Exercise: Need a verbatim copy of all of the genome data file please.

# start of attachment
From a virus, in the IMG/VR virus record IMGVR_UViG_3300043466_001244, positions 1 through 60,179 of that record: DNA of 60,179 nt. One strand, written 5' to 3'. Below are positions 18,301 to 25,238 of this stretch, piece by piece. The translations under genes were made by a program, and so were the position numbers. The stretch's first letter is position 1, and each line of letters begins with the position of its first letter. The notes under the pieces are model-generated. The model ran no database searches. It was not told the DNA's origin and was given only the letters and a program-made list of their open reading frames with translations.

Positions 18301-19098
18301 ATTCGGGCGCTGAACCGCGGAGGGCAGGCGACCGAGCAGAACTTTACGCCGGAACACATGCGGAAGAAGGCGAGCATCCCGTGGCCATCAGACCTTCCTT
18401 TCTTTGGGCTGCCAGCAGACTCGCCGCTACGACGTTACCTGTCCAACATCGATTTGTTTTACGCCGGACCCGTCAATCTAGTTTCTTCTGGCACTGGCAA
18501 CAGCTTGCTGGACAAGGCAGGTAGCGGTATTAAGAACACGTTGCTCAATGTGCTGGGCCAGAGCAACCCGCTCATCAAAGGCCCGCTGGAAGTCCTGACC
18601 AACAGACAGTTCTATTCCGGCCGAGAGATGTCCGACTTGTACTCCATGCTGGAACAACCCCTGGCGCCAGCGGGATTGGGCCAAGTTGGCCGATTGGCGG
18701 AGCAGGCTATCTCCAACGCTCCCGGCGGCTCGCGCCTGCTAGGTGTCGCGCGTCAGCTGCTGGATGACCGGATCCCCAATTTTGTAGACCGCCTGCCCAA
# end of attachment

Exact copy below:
From a virus, in the IMG/VR virus record IMGVR_UViG_3300043466_001244, positions 1 through 60,179 of that record: DNA of 60,179 nt. One strand, written 5' to 3'. Below are positions 18,301 to 25,238 of this stretch, piece by piece. The translations under genes were made by a program, and so were the position numbers. The stretch's first letter is position 1, and each line of letters begins with the position of its first letter. The notes under the pieces are model-generated. The model ran no database searches. It was not told the DNA's origin and was given only the letters and a program-made list of their open reading frames with translations.

Positions 18301-19098
18301 ATTCGGGCGCTGAACCGCGGAGGGCAGGCGACCGAGCAGAACTTTACGCCGGAACACATGCGGAAGAAGGCGAGCATCCCGTGGCCATCAGACCTTCCTT
18401 TCTTTGGGCTGCCAGCAGACTCGCCGCTACGACGTTACCTGTCCAACATCGATTTGTTTTACGCCGGACCCGTCAATCTAGTTTCTTCTGGCACTGGCAA
18501 CAGCTTGCTGGACAAGGCAGGTAGCGGTATTAAGAACACGTTGCTCAATGTGCTGGGCCAGAGCAACCCGCTCATCAAAGGCCCGCTGGAAGTCCTGACC
18601 AACAGACAGTTCTATTCCGGCCGAGAGATGTCCGACTTGTACTCCATGCTGGAACAACCCCTGGCGCCAGCGGGATTGGGCCAAGTTGGCCGATTGGCGG
18701 AGCAGGCTATCTCCAACGCTCCCGGCGGCTCGCGCCTGCTAGGTGTCGCGCGTCAGCTGCTGGATGACCGGATCCCCAATTTTGTAGACCGCCTGCCCAA